Thursday, December 17, 2015

Smoke Fairies, Soup Kitchen Manchester, 16th December 2015 8/10

I'm averse to popular Christmas tunes: perhaps as a consequence of spending my formative years at Cambridge, where a completely different form of festive music prevailed. Yet, two seasonal albums have won me over: Low's outstanding 1999 EP, and more recently, Smoke Fairies' Wild Winter. The publicity around its Rough Trade release last Christmas gave reassurance there is 'not a tinkling sleigh bell to be heard', and they explained in an interview: 'the last thing we wanted to do was make a classic, jolly, celebratory album that can only be played once a year. Sometimes winter provides us with a sense of togetherness and love, and sometimes it leaves us feeling alienated'. Christmas is a time of loneliness for some, and one of stress and pressure for many, when it feels even more necessary than usual to make space to get lost in music.

The chill of winter was evident not outside, but in the venue's over-active air conditioning and the eerily atmospheric Elle Mary and the Badmen. The Manchester support act's slowcore reminded me of Low's minimalist approach. Elle world is that of an introvert, and thankfully the audience remained quiet enough to enable total immersion. Her bass player and drummer were sensitive to the mood, and British folk influences gave some warmth and humanity to balance the more boldly experimental aspects of this act. Elle was shy on stage, but her music encompasses the irony that Smoke Fairies' Jessica conveyed; their EP is called Happiness. I'm keen to listen their upcoming album, and to experience a headline show; since as with Sharon Van Etten, hope lies behind the cathartic sadness.

Smoke Fairies also have a basis in folk: their multi instrumentalist played fiddle in several songs, and the weaving female vocal harmonies were reminiscent of The Staves'. Yet, although they're described as a dream pop group, their more recent guitar heavy numbers remind me of atmospheric LA group Warpaint. In this intimate space, Smoke Fairies were similarly hypnotic. They make a creative, restrained use of electronics, yet at the same time an influences as ancient as medieval plainchant are embraced. Katherine and Jessica met at school in Sussex, but their time spent in New Orleans has brought a wholly beneficial blues influence. The drummer and bass players were completely in the groove, and the often relaxed tempo giving space for the music to breath and luxuriate in the reverb. filled vocal beauty. Their stage craft is relatively demure, and the audience restrained, but the gift of melody evident in a song such as Your Own Silent Movie provides magic.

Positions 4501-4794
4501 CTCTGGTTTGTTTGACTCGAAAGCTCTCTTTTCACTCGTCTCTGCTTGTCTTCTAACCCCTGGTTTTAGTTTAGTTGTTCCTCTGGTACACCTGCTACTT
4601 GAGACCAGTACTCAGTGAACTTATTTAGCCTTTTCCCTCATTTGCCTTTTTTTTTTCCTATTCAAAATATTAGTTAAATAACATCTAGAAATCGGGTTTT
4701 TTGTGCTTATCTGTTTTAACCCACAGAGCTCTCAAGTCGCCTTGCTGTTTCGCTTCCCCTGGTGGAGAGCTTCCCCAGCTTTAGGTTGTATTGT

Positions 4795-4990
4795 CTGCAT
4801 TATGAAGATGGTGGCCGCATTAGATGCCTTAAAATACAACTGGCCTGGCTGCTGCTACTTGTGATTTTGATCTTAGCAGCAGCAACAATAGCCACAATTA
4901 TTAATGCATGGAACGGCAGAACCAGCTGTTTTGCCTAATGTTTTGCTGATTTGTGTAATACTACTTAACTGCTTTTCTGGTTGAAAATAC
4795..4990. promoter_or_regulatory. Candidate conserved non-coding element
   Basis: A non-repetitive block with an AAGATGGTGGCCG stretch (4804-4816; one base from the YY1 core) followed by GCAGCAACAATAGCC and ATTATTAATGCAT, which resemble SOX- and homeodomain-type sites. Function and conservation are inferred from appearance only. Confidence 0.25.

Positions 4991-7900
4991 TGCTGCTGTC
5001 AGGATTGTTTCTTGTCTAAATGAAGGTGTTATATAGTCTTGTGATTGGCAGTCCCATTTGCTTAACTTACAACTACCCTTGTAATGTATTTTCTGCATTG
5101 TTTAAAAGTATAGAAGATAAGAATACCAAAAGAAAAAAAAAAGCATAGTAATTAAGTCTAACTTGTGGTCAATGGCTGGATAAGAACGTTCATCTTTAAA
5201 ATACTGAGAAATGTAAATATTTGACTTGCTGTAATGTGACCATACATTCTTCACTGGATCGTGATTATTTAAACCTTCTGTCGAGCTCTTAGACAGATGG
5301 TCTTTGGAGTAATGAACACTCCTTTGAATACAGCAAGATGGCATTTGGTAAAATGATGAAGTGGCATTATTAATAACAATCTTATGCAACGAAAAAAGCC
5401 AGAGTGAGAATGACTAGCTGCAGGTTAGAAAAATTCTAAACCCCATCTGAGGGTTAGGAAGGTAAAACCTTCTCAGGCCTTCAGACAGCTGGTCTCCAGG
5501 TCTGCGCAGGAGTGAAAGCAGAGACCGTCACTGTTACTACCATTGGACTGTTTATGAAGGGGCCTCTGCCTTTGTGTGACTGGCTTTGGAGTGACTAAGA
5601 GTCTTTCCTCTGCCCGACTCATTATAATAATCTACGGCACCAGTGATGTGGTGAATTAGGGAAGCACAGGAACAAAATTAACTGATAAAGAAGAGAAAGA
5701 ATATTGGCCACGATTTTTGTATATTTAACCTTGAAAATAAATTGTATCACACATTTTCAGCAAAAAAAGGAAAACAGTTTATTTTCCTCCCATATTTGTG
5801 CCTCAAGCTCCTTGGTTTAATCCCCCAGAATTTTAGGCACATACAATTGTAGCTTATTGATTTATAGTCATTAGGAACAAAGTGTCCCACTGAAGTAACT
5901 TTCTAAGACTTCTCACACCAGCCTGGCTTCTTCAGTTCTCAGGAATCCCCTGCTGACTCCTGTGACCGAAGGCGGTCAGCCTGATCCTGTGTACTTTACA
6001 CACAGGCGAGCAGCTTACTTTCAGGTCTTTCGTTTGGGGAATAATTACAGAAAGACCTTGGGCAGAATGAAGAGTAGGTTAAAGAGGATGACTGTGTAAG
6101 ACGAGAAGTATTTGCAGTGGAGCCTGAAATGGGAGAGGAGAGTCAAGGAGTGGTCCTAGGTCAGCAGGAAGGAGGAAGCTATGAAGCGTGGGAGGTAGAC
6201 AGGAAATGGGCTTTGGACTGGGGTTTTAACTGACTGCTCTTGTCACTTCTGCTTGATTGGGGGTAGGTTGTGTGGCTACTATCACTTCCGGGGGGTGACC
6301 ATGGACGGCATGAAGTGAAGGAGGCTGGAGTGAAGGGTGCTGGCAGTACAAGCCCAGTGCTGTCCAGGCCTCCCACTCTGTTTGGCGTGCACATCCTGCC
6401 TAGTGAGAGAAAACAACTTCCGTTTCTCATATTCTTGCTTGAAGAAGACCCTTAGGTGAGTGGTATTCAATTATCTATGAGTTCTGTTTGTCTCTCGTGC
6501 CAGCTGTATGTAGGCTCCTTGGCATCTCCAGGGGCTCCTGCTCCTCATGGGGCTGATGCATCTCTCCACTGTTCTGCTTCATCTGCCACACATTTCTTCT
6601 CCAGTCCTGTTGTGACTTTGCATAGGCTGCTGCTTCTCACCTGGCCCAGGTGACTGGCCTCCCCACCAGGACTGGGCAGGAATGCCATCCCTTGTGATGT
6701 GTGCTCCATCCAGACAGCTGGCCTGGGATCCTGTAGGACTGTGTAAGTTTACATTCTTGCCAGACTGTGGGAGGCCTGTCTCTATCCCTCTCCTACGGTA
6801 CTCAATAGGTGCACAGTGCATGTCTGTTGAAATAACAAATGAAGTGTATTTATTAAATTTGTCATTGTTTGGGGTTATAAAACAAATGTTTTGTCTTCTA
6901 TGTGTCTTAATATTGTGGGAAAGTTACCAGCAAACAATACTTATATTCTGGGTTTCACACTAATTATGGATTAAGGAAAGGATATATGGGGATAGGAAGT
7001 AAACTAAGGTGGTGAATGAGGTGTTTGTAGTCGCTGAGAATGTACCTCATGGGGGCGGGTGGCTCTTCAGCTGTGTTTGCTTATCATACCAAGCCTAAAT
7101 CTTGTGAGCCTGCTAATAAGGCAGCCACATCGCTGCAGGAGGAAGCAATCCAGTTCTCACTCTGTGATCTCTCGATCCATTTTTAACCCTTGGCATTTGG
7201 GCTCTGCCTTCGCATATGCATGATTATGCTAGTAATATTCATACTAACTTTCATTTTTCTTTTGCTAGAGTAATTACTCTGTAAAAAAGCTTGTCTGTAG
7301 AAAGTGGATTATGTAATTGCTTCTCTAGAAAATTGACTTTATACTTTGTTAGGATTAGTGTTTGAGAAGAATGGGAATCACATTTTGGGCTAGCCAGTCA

This was of course a special seasonal show, so the ninety minute set was heavy on songs from Wild Winter. Opening with the funky 3 Kings (which I actually consider to be one of the weaker tracks on the album, along with Bad Good), they encompassed the Captain Beefheart cover Steal Softly Thru Snow, The Handsome Family's So Much Wine, and the gorgeously melancholy title song. Yet most poignant was Nothing To Divide Us, when a previously taciturn Jessica explained that given all the religious wars, humanity needs to recognise we have more in common than we realise. Give and Receive was especially lovely too, presenting a bystander's view of the Christ Child. This album was recorded immediately after the self titled one in long takes over just a few days in the studio, and its spontaneity was all the more evident live. Katherine and Jessica have clearly gained in confidence, and I can't wait for them to bring this new freer style to non-seasonal new material. Happy Christmas!

Set List
  • 3 Kings
  • Shadow Inversions
  • Give and Receive
  • Circles In The Snow
  • Hotel Room
  • Eerie Lackawana
  • Christmas Without A Kiss
  • Bad / Good
  • So Much Wine
  • Up In The Air
  • Nothing To Divide Us
  • Gastown
  • Blood Speaks
  • Wild Winter

  • Steal Softly
  • Want It Forever

Elle Mary (support)

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